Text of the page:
A refusal by Workers Compensation Board (“WCB”) to pay for an injured worker’s medical marihuana is found reasonable by the Court on judicial review

28. January 2014 0

Administrative law – Decisions of administrative tribunals – Workers Compensation Boards – Benefits – Medicinal use of marijuana – Judicial review – Compliance with legislation – Policies – Ultra vires – Jurisdiction – Standard of review – Reasonableness simpliciter

Heilman v. Workers’ Compensation Board, [2013] S.J. No. 680, 2013 SKQB 403, Saskatchewan Court of Queen’s Bench, November 14, 2013P.A. Whitmore J.A.

As a result of work-related injuries in 1981 and 1982, Mr. Heilman suffered from chronic back pain and muscle spasms. He was prescribed numerous medications for pain over the years with varying levels of success. In 2002, upon the recommendation of his physician he commenced using medical marihuana which provided him with more effective relief for his work-related injuries without the severe side effects that accompanied other drugs. Mr. Heilman applied to the WCB for reimbursement for the cost of his medical marihuana. The WCB denied his application in 2011. The decision was appealed by way of judicial review. In that proceeding, the Court found the WCB improperly fettered its discretion by relying on the submissions of the WCB’s medical consultant and medical department. The matter was remitted back to the WCB who again denied reimbursement to Mr. Heilman for the medical marihuana. Mr. Heilman again applied for judicial review of the decision.

In this matter, the parties agreed the applicable standard of review was that of reasonableness. The Saskatchewan Court of Queen’s Bench agreed noting that there are no issues of general legal importance and that the WCB is simply interpreting and applying the Workers Compensation Act (“Act”).

With respect to the issue of whether the WCB has jurisdiction to deny reimbursement for a specific medical treatment, such as medical marihuana, the Court answered in the affirmative. The Court noted ss. 21.1(b), 22 and 106 as the relevant statutory provisions of the Act. Under s. 106, every worker entitled to compensation is entitled without charge to any medical aid that may be necessary as a result of the injury. Section 21.1(b) provides that the WCB shall arrange to provide any medical aid or treatment that may be required in the circumstances as a result of injuries to workers. Under s. 22, the WCB has exclusive jurisdiction to determine all matters in questions arising under the Act.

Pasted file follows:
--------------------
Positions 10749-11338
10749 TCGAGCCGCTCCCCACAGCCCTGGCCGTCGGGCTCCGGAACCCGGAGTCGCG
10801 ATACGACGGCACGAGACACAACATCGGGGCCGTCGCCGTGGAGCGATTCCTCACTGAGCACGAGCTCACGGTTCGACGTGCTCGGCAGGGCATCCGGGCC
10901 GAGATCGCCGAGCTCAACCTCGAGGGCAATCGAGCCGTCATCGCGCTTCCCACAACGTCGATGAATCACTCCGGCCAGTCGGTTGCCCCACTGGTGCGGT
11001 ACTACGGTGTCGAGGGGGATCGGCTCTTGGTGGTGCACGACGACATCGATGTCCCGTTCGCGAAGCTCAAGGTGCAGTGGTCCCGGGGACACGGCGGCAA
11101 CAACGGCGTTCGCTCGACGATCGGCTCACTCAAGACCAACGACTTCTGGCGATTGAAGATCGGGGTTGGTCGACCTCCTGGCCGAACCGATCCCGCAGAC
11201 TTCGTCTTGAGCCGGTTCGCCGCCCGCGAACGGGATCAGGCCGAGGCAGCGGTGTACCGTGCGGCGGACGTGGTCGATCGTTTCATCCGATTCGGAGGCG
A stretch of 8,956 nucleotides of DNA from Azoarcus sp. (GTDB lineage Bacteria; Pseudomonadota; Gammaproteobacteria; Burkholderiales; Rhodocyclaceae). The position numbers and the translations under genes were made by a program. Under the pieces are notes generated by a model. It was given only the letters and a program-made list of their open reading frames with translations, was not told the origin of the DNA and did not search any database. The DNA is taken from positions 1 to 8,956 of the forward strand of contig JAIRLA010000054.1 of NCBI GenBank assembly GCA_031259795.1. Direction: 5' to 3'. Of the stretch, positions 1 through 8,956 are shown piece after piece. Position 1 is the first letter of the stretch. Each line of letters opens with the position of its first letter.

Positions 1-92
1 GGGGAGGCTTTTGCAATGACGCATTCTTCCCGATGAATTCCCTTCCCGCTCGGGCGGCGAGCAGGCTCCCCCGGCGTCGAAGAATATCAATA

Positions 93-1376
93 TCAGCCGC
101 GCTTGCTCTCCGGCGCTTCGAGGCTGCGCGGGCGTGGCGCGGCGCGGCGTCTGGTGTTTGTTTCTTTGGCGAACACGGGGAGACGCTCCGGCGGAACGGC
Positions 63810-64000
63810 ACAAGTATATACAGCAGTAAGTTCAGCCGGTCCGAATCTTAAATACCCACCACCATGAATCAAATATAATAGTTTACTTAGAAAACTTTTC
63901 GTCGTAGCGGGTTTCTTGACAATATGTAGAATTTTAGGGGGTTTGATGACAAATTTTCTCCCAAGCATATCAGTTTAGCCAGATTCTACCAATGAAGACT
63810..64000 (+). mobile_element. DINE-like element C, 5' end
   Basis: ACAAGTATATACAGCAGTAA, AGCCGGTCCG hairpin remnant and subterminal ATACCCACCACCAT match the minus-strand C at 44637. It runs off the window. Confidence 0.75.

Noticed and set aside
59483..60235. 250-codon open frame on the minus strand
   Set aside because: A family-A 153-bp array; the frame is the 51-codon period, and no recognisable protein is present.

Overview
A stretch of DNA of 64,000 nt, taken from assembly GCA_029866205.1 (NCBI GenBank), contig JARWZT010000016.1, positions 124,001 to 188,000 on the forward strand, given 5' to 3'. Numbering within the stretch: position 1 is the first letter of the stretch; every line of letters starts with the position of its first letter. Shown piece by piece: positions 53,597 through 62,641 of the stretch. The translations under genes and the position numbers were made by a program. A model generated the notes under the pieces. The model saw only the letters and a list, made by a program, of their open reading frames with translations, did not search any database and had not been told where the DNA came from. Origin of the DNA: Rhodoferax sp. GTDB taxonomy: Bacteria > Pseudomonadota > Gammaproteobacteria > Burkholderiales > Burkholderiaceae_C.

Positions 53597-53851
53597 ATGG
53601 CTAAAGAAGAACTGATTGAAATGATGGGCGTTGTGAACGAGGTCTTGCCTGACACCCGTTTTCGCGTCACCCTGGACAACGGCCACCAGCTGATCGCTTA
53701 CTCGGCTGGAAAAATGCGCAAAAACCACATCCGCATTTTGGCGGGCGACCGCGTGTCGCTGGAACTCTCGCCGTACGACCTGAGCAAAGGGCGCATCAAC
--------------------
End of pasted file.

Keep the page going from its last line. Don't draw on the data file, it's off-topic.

The WCB argued that the question of whether medical aid “is required in the circumstances” or is “necessary as a result of the injury” are matters arising under the Act and, therefore, the WCB has jurisdiction to deny reimbursement for medical aid that it determines is not required or necessary in a particular case. In this case, the WCB denied reimbursement to Mr. Heilman on the basis of medical research and because the worker had not tried the marihuana drug derivative Sativex.

Based on the wording of the Act and the context of the relevant provisions, the Court viewed the WCB’s interpretation, that the Act grants the WCB discretion to refuse to reimburse a specific medical treatment, reasonable; the question of what medical aid is necessary for a particular patient is, by definition, a question arising under the Act. The Court found that the plain language of s.106, read in conjunction with the rest of the Act, does not lead to the conclusion that the WCB has no say over whether a particular medical aid is necessary and should be reimbursed. The Court rejected the worker’s position that once a doctor recommends a course of treatment or medication the WCB has no authority to determine whether such treatment is “necessary as a result of the injury”. The Court also rejected the worker’s argument that the WCB relied on an ultra vires WCB policy that precludes reimbursement of medical marihuana to an injured worker as there was no evidence of this.

With respect to whether the WCB’s decision to deny reimbursement to the worker met the appropriate standard of review, the Court held that the WCB’s decision was reasonable. The WCB essentially held that the benefits and safety of medical marihuana have not been established to the point that it is “necessary” or “required” medical aid. The Court found this conclusion supported by research and was all the more reasonable considering the worker had declined to try the marihuana drug alternative Sativex. The Court noted that while this may not be the best decision for the worker, particularly in view of the fact that medical marihuana had worked for him for the past 10 years, the WCB’s decision fell within the range of reasonable outcomes which is supported by the evidence. The Court rejected the worker’s argument that WCB denied him reimbursement for medical marihuana due to potential political consequences.

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